The Truth About Upfront Fees Associated With Obtaining Business Capital

In business financing, upfront fees are monies paid in advance to any potential lender, investor or intermediary for performing due diligence related matters, such as business valuations, accounting or other professional services to help determine the viability or risks associated with your business project or company. It can also be applied towards the closing costs associated with your funding your business project or company.

To continue, upfront fees, is one of the most controversial areas of business financing. However, if you have ever purchased any type of real estate that required mortgage financing, you would know that the mortgage company requires you to pay for the appraisal reports, home inspections, environmental surveys, and all the associated due diligence fees “upfront” prior to closing. In business financing the concept is the same.

The reason lenders or investors require you to take on all the financial risks associated with investigating your business project or company, is because they don’t want to lose their money or time HULT PRIVATE CAPITALĀ  investigating your business project or company.

Yes, it is true that there are lots of predators out there waiting for the opportunity to prey on entrepreneurs and take advantage of their need for business capital by offering bogus services with no intent to provide the services that are being offered. However, in any legitimate business financing transaction, there are reasonable fees that you should expect to pay.

It’s important to note, that when dealing with institutional or private investors it does cost them money to properly investigate and research your project in order for them to make a decision as to whether or not they are going to fund your company or business project. These costs include attorney fees, professional fees, third party valuations, and more.

Stop and think about this for a moment. If you’re an investor putting up your money into any project, wouldn’t you want to have all of the information that’s available in order to make the best possible decision that you can?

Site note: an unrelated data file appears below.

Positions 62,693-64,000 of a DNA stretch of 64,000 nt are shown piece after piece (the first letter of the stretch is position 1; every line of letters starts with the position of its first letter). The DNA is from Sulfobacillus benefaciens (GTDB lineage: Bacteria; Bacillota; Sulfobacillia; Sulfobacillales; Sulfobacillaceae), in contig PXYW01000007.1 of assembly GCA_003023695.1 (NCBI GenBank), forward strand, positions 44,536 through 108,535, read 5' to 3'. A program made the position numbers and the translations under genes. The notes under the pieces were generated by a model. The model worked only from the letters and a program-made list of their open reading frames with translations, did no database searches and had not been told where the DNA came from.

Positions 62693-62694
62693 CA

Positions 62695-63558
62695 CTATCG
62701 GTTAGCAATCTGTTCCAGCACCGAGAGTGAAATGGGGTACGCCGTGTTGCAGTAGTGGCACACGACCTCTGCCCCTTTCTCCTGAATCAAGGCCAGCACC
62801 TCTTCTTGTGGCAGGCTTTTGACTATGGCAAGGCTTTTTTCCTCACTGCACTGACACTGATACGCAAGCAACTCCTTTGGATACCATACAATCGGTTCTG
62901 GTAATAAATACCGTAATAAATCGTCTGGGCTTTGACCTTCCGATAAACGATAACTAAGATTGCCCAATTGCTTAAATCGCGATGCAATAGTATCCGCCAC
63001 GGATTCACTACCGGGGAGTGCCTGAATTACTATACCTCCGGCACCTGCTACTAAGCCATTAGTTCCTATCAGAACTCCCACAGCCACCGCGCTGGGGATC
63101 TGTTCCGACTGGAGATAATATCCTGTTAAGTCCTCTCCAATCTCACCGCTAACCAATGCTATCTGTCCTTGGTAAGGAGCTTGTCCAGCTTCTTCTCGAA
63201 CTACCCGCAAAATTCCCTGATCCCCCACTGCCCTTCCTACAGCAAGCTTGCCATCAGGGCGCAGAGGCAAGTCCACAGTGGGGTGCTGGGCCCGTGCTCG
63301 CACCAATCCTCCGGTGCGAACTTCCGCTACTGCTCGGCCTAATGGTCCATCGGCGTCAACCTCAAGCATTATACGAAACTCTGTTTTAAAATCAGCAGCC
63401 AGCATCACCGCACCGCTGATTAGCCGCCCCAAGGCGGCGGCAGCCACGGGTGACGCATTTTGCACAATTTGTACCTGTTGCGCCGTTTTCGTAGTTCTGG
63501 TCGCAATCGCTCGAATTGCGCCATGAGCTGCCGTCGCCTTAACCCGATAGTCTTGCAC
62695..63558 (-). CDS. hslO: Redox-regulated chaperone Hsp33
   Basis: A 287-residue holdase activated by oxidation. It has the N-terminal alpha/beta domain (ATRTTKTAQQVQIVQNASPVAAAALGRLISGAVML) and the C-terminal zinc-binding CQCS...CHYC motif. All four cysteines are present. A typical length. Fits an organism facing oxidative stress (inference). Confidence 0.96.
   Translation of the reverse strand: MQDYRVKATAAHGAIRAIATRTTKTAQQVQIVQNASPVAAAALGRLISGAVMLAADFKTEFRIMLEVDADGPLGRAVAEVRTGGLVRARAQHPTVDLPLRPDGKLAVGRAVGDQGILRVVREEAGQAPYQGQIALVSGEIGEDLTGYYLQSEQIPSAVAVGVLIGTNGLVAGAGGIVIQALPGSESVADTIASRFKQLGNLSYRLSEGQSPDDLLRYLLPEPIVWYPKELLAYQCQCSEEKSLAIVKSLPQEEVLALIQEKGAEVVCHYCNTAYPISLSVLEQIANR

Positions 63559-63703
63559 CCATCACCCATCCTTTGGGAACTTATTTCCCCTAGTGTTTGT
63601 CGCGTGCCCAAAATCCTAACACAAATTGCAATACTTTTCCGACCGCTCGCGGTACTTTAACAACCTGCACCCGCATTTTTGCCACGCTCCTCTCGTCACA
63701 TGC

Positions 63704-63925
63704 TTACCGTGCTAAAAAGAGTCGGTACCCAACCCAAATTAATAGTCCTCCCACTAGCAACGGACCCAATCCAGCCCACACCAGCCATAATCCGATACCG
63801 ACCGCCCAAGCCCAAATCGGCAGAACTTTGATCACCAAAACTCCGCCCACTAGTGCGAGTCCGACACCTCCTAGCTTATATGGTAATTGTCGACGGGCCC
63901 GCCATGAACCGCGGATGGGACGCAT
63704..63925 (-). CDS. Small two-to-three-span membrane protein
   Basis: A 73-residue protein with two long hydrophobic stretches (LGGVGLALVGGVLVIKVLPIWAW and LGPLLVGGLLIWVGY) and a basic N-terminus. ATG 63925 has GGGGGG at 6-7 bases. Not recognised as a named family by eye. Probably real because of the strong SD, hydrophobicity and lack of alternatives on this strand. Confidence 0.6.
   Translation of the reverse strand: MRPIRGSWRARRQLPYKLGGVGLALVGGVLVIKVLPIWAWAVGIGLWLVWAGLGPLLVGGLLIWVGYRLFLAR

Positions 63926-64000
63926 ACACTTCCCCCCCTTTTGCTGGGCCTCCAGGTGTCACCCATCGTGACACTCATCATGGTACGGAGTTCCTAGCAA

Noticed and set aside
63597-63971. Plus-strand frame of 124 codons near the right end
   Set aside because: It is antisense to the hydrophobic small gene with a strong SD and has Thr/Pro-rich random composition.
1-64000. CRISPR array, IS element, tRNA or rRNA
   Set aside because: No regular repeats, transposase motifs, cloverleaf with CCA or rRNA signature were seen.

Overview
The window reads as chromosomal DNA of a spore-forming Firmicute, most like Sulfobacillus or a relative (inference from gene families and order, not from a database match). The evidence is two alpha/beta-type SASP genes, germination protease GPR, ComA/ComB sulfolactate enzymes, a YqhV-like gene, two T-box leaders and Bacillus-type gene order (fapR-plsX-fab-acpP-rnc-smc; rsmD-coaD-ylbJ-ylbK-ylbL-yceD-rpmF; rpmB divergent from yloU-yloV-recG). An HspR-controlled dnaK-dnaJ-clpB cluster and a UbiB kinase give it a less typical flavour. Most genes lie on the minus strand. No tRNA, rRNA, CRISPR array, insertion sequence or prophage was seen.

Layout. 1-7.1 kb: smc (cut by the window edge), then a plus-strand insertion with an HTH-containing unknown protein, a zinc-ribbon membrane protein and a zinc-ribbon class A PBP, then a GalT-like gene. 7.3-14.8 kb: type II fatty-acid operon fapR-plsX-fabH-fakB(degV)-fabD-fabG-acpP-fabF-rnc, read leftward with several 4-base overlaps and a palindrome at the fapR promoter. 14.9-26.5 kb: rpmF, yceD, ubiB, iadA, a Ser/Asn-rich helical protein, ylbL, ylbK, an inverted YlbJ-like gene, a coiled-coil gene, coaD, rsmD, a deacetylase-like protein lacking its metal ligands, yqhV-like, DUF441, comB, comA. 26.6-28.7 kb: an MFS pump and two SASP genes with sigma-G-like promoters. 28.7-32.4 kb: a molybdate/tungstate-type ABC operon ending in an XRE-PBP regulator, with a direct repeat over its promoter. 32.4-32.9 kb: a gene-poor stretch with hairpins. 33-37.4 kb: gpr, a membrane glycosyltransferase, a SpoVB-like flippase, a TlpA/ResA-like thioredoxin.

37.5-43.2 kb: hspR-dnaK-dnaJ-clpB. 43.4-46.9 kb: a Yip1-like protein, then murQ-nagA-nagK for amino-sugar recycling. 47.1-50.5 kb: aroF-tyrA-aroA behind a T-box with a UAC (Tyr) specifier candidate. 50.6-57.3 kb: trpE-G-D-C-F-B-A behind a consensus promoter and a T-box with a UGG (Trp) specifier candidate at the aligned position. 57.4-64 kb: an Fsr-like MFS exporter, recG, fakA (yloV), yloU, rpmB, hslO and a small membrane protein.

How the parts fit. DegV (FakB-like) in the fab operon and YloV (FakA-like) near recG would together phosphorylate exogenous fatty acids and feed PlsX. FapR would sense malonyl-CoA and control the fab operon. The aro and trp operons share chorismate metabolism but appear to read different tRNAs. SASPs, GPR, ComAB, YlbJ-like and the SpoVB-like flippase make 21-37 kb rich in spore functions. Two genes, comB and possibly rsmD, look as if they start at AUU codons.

Moreover, institutional investors and private investors see a plethora of projects every day, can you imagine what it would cost them to properly investigate and research every project that they may have an interest in? That is why the financial responsibility is passed on to you.

Furthermore, there is also that psychological factor. This serves as a safeguard for most lenders and investors. Meaning that, if there is something wrong with your project that you know will cause most investors to back off, you probably won’t put your money into doing all of the due diligence work.
Always remember, that the wise investor will always limit his cost in investigating your company or business project because in the end your project may not be as fantastic as it may appear to be and investors don’t want to lose money on propositions or proposals.

In my experience I have seen many entrepreneurs contact investment bankers or venture capitalists with the expectation that they will work for free. Imagine walking into an attorney’s office and asking them to do work for free? Just as your lawyer, your accountant and for that matter, your doctor charges you a fee for the services offered, an investment banker, venture capitalist, etc. is also paid a fee for the services that they perform.


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